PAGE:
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Will expelling families of Palestinian attackers to Gaza stop terror?

A proposal to expel the families of Palestinians who attack Israelis to Gaza could motivate relatives remaining in the West Bank to commit revenge attacks.
A Palestinian woman looks out her apartment in a residential buildings, that witnesses said was heavily damaged by Israeli shelling during a 50-day war last summer, in Beit Lahiya town in the northern Gaza Strip May 25, 2015. REUTERS/Suhaib Salem 


Expel to Gaza the families of Palestinians who attack Israelis. That is Prime Minister Benjamin Netanyahu’s latest proposal to combat the third intifada and dissuade possible future assailants. On March 2, the Prime Minister's Office asked Attorney General Avichai Mandelblit to examine the legality of such expulsions, or perhaps more properly, to “whitewash” them.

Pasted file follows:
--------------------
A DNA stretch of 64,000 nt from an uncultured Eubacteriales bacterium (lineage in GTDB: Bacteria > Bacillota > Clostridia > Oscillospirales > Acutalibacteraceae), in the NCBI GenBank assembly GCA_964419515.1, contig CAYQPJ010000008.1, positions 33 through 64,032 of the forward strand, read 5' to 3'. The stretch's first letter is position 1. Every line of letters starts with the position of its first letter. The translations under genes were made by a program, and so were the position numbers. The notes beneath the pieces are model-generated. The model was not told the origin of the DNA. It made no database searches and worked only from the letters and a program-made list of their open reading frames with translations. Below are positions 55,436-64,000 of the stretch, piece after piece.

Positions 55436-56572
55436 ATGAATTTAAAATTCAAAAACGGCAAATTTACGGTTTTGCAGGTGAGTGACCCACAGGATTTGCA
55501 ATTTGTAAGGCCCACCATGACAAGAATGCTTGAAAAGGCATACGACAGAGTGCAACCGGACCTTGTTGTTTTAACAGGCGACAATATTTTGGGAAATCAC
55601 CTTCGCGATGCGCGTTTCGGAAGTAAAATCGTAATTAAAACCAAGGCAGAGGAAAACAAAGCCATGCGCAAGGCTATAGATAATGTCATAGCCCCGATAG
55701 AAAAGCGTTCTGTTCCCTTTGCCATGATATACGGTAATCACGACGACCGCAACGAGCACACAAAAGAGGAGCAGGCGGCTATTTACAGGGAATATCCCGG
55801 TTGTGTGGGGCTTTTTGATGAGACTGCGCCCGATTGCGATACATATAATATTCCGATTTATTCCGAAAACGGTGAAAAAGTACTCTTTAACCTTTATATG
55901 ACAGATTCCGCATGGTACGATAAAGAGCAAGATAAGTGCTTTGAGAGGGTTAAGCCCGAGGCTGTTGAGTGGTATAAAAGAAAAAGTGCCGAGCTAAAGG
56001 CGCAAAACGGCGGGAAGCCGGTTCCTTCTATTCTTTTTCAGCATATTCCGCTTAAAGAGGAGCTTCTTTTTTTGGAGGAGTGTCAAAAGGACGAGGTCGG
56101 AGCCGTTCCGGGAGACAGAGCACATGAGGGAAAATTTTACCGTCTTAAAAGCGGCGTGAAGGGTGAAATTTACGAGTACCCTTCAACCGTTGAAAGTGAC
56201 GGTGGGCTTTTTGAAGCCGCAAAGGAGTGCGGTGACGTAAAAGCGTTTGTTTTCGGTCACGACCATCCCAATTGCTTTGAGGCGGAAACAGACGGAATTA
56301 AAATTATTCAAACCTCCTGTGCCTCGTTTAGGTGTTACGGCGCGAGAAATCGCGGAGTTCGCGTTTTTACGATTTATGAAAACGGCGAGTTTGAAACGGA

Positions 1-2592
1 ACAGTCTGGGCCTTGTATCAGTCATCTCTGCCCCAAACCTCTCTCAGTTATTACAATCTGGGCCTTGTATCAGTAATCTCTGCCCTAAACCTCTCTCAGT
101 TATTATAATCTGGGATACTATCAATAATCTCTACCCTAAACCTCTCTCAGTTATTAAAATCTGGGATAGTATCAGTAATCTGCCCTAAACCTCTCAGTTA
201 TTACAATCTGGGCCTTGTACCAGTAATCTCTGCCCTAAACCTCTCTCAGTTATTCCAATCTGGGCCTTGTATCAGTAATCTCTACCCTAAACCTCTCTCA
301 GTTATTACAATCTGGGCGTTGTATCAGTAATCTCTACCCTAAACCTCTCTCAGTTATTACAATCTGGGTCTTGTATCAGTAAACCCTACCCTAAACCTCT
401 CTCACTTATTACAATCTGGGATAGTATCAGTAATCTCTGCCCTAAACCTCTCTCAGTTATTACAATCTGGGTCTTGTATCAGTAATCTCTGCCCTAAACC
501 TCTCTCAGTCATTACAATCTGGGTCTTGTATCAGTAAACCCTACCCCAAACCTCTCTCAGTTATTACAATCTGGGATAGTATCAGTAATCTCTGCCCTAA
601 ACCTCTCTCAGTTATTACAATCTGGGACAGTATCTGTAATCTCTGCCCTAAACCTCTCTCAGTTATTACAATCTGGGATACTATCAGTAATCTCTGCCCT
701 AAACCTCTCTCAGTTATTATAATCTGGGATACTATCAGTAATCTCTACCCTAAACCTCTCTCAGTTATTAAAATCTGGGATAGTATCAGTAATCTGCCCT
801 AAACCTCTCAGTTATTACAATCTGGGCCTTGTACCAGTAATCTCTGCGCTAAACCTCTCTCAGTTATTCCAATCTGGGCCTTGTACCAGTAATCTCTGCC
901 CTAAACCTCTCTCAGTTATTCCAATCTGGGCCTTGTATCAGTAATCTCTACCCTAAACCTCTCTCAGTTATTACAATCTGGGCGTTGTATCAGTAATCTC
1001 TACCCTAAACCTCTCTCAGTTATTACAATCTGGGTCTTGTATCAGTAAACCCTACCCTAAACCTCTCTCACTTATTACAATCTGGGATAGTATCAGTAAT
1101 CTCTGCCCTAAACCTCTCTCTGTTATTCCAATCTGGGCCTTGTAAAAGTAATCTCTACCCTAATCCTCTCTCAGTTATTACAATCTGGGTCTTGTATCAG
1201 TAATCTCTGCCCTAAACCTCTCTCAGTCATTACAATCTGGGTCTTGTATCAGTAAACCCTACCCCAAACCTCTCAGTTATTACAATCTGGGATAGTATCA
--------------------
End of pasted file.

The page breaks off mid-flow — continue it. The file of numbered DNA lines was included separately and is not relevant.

In the letter, which the Prime Minister’s Office released to the media, Netanyahu explained, “I believe that using this tool would result in a significant reduction in the number of terrorist attacks against the State of Israel, its citizens, and its residents.” Why was the request to the attorney general provided to the media? It is not clear. Was the Prime Minister’s Office trying to put pressure on the attorney general, who seems to oppose any collective punishment that might not pass muster with the Supreme Court? Might Netanyahu be trying, yet again, to show the Israeli public that he has more effective methods to stop the wave of terrorism but is being hindered by the legal system?

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